Continuing with the critiques I started in 2015, here is the next in series – a book review.
Stars: 3.5 / 5
A Quiver Full of Arrows is a collection of eleven short stories by Jeffrey Archer published in 1980. This was his first attempt at short stories before the rest of them came out. One such of his future books Cat O'Nine Tales I had read and wrote the review here and I had loved it. So here I go again reviewing his very first collection of short stories that take the readers from London to China to New York to Nigeria filling them with tales of ancient world mixed with modern romance, making fortunes and betrayals at every bend.
The first story titled "The Chinese Statue" revolves around a statuette from the Ming Dynasty that had now come to auction., although it was originally purchased by one Sir Alexander Heathcote who was serving for Queen Victoria as a Minister in Peking at that time. He had bought this in 1871 from a craftsman in a tiny village named Ha Li Chuan - a statue that was in the craftsman's family for seven generations. The remaining story tells how Alexander happen to acquire it and why it is being now auctioned over 100 years later.
The second story titled "The Luncheon" takes you to an incident in the past when a struggling writer was invited for a lunch with a lady named Susan who was married to a certain Hollywood Producer. The write reminisces on that incident. This story left me feeling really sad for the writer and angry at Susan for being a conniving woman.
The third story titled "The Coup" shows what a tough situation could bring out in a human being. The author uses Senhor Eduardo Francisco de Silveira and Manuel Rodriguez - two rival business magnates from Brazil - who are forced to spend time together during a very rough situation while in Nigeria. Although it started a little slow and lengthy, as the end came nearer it captures the reader well.
The fourth story titled "Old Love" centers on two students - William Hatchard and Phillippa Jameson - of English Literature from Oxford in the 1930s. It follows their lives from the time they have been freshmen. It's heart-wrenching and beautifully written that makes one ponder a lot after.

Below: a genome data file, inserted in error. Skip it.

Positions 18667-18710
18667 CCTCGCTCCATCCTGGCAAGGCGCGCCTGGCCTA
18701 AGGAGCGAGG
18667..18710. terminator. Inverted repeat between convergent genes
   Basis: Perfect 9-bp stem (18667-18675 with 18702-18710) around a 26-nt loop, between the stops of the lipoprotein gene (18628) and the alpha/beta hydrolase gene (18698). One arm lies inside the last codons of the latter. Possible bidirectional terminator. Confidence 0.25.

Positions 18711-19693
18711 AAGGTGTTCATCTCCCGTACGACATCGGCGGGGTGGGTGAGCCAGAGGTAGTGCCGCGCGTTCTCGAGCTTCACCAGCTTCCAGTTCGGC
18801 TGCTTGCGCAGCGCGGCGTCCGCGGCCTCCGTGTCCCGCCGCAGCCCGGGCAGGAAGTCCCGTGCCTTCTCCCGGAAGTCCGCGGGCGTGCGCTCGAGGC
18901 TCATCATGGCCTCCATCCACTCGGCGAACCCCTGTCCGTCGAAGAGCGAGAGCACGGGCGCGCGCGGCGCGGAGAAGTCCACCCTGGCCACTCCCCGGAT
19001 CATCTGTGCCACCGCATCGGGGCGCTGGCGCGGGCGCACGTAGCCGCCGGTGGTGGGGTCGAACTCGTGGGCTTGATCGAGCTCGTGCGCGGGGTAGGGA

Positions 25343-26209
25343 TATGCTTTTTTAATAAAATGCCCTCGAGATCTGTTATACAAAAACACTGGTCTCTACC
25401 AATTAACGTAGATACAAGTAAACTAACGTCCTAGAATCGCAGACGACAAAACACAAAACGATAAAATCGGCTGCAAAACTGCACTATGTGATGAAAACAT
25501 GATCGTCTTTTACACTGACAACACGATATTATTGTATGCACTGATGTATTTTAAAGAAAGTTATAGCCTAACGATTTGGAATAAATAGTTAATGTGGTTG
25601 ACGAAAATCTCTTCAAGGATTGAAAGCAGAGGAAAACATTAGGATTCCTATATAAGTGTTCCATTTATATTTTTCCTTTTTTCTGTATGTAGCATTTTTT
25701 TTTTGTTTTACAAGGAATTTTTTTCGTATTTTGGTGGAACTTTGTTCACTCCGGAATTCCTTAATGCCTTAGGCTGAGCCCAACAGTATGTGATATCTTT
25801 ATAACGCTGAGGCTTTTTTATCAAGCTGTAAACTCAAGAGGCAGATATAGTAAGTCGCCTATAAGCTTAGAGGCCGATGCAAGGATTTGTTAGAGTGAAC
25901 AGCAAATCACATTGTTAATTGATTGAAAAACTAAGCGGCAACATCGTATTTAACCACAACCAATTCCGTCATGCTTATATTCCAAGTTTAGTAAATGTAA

The fifth story titled "The Perfect Gentleman" is about Edward Shrimpton who is met at a club in New York by a man from England who was there on business. This man who happens to be a publisher tries to find the hidden story behind a particular achievement by Edward during his youth.
The sixth story titled "Broken Routine" follows the routine of one Septimus Horatio Cornwallis who is a habitual person, and what happens when one day his routine is broken. A very humorous plot, if I must say.
The seventh story titled "One-Night Stand" is just about what it says. However, this is more about one woman being vied by two men from London - Michael Thompson and Adrian Townsend. Well, who gets the girl is what you have to read to know. :P
The eighth story titled "Henry's Hiccup" shows what happens when a rich brat named Henry - Grand Pasha of Egypt - who has never managed a single thing by himself is forced to do so when the countries go at war. That single hiccup is the center of this plot which is set in the early 1900s. Although I must say it left me thinking that somehow it was unfinished by the author.
The ninth story titled "A Matter of Principle" is about Sir Hamish Graham after years of being the Chairman of a successful construction company and also as an honest, hardworking, talented and filled with principles is faced with a dilemma when the world turns its thumb down on those principles. It's amusing to see how Sir Hamish makes his way through this changed world.
The tenth story titled "The Hungarian Professor" reflects on a conversation a student athlete had with a particular Hungarian Professor in Budapest when this student was visiting to participate in a student athlete meet.
In the eleventh and the final titled "The First Miracle", the author goes biblical by sharing with the readers the one incident through the eyes of a young lad named Pontius - an incident that perhaps could be considered the very First Miracle as the title suggests.
As always Jeffrey Archer impresses the readers with his flair of writing in subjects of all kinds - some that do not resemble his other fictional stories went along. All the short stories are quick reads but they leave us thinking long and wanting more.
A perfect companion for any kind of readers, but specially would appeal for those readers who want to finish a book in a short interval of time.
1) Although Wikipedia mentions a 12th story, the book doesn’t have it. Titles The Century it is said to be based on the famous Indian Cricketer Mansoor Ali Khan "Tiger" Pataudi (aka Nawaab of Pataudi). I wonder if a future printing of the book had included this story, but this first edition I had doesn’t have this. Even the Author's note and the Contents speak for only eleven stories.